A presentation of eight contemporary Chinese women writers, representing two generations of women with different backgrounds and experiences. The selections explore esthetic, cultural and ideological problems that continue to challenge Chinese women.

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Patrick Wright

President Nixon's famous 1972 trip has gone down in history as the first great opening between the West and Communist China. However, eighteen years previously, former prime minister Clement Attlee had also been to China to shake Chairman Mao by the hand. In the second half of 1954, scores of European delegations set off for Beijing, in response to Prime Minister Chou En-lai's invitation to 'come and see' the New China and celebrate the fifth anniversary of the Communist victory. In this delightfully eclectic book, part comedy, part travelogue, and part cultural history, Patrick Wright uncovers the story of the four British delegations that made this journey. These delegations included an amazing range of people from the political, academic, artistic, and cultural worlds of the day: Clement Attlee and his former Health Minister, Nye Bevan; dapper and self-important philosopher A. J. Ayer; the brilliant young artist-reporter Paul Hogarth; poet and novelist Rex Warner (a former Marxist who had just married a Rothschild); and the infuriatingly self-obsessed Stanley Spencer who famously lectured Chou En-lai on the merits of his hometown of Cookham, but who emerges as the unlikely hero of the story. Using a host of previously unpublished letters and diaries, Patrick Wright reconstructs their journey via the USSR to the New China, capturing the impressions - both mistaken and genuinely insightful - of the delegates as they ventured behind both the iron and the bamboo curtains. Full of comic detail of the delegates and their interactions, it is also a study of China as it has loomed in the British mind: the primitive orient of early western philosophy, a land of backwardness that was used to contrast with the progressive dynamism of Victorian Britain, as well as the more recent allure of revolutionary transformation as it appeared in the minds of twentieth century Britons.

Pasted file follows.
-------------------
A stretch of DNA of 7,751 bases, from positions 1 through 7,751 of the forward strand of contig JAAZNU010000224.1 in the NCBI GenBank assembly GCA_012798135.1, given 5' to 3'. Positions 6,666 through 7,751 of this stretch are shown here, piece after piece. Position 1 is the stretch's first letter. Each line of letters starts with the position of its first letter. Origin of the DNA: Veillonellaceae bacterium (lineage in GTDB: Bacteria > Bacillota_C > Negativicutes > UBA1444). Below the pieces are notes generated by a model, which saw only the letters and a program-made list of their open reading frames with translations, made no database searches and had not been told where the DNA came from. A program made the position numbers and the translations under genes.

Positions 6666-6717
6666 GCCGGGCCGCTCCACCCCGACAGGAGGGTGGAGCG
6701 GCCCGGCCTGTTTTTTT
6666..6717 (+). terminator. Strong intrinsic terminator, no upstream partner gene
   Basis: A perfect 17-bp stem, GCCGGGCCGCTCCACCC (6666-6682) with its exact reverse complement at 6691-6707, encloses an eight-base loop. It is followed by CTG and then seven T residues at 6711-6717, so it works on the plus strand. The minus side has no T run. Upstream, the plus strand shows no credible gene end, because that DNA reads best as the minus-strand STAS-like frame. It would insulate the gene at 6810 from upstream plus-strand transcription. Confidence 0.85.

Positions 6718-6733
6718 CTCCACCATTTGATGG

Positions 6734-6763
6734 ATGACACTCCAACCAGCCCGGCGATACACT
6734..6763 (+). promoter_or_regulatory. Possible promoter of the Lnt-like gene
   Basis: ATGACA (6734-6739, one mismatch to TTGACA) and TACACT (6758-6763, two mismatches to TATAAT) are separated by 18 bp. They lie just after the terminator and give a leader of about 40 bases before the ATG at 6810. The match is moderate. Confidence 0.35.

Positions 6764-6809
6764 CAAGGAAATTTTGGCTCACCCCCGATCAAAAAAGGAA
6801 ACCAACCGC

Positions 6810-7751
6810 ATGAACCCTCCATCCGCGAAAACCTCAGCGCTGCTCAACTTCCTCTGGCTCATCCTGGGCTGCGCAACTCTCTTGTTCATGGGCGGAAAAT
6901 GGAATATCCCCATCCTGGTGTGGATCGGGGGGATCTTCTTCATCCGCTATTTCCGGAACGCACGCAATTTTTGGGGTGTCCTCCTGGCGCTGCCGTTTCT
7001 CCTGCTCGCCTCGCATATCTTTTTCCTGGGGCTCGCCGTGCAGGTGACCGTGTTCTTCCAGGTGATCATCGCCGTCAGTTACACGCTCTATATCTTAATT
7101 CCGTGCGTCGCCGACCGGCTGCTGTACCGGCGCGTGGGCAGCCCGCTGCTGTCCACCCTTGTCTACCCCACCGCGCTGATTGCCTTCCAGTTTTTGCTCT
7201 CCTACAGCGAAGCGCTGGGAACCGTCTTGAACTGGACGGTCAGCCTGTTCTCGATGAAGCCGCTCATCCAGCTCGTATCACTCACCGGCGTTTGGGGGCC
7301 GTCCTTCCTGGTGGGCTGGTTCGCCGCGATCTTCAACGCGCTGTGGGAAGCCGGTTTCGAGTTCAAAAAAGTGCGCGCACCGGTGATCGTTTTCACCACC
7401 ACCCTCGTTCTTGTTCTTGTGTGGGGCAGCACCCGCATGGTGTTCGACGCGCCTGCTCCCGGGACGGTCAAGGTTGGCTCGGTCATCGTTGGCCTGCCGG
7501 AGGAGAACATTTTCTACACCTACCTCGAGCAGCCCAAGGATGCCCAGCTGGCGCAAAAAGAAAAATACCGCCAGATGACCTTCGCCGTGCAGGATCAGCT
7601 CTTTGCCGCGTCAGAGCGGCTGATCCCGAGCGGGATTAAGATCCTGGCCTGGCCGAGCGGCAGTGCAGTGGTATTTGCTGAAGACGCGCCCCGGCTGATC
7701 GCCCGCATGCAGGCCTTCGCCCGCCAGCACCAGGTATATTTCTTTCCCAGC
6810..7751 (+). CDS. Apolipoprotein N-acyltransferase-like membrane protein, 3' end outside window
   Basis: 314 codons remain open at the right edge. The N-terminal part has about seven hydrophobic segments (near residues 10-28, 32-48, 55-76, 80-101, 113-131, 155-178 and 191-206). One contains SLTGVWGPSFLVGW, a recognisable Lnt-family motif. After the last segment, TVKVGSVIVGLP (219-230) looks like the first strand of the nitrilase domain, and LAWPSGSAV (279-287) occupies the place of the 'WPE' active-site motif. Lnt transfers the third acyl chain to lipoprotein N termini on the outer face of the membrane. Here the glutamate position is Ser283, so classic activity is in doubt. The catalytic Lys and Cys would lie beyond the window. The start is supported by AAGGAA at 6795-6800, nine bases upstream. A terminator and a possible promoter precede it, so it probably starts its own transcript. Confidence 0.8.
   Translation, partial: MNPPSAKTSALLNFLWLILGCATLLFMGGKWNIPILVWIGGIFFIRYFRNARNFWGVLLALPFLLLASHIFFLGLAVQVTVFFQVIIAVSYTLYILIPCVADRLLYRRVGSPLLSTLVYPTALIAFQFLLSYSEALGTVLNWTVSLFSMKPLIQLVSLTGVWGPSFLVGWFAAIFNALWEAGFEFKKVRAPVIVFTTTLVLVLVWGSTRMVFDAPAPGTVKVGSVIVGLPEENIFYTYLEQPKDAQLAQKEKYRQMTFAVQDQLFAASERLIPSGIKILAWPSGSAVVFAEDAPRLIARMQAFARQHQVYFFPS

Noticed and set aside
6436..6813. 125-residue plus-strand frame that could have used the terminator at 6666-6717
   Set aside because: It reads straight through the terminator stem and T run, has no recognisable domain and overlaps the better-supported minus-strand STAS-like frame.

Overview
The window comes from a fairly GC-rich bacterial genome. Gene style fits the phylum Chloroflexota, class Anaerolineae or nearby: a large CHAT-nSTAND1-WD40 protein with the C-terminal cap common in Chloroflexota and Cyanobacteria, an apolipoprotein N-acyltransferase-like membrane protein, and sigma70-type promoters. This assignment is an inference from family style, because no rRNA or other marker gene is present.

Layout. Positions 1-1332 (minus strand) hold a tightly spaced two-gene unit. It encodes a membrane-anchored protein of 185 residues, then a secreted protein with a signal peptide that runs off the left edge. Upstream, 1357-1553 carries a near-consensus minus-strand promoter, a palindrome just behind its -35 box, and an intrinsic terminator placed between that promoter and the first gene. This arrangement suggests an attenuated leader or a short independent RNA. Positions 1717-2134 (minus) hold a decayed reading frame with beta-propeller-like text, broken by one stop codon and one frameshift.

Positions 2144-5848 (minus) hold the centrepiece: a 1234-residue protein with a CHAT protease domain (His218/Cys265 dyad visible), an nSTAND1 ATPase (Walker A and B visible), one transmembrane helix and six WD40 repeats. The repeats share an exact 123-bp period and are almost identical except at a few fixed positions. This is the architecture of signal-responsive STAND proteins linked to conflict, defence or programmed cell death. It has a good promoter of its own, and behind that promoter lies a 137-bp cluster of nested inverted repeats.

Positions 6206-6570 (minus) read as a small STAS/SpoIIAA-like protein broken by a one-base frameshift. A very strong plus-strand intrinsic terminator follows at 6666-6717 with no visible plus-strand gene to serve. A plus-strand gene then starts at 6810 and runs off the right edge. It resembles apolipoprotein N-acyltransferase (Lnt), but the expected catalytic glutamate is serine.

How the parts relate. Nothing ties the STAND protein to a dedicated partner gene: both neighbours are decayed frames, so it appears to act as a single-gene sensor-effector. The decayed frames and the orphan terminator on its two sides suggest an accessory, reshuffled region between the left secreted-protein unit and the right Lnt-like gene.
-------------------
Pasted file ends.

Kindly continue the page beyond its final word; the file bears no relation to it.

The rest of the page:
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Pierre L. Delva; Joan Campbell-Delv

A Happy and Informative Present: at the new Université de Sherbrooke, Pierre had developed a four-month teaching program for clinical nurses prior to their departure to the Canadian Far North where they would be in charge of a Nursing Station. In 1973, a group of them gave me as a parting gift the French translation of “The Scalpel and the Sword” by Ted Allen and Sydney Gordon (Toronto, 1952); the French version was by Jean Pare, 'Docteur Bethune' (Montreal, 1973). As new Canadians, we thought it odd that the French version should take 20 years to appear on the scene. We had been in Canada for 15 years. In 1975, Pierre's career led him to 1'hospitaldu Sacré-Coeur where Dr. Bethune worked for over three years (1933-1936), his first experience in a non-English environment before going to Spain and China where he died in 1939. He became my last model. During the last seven years of his life Dr Bethune was able to adapt in a masterful way to three completely different important complex situations on three different continents (January 1936 November 1939). On the social side, Joan became secretary of the Montreal-based Norman Bethune Foundation. A year later, Pierre became its fourth Chairman, eventually becoming responsible for a professional exchange program between Montreal and China, working most of the time at the Bethune International Peace Hospital in Shijiazhuang, Hebei Province (19891994). Joan was responsible for a TESL program, Pierre for a medical teaching program. Note: Joan is the note-taker, keeping a daily agenda since 1960 without interruptions! Pierre took lots of pictures and accumulated written stuff all classified and in sequence, in about fifty tightly packed binders.

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Shakhar Rahav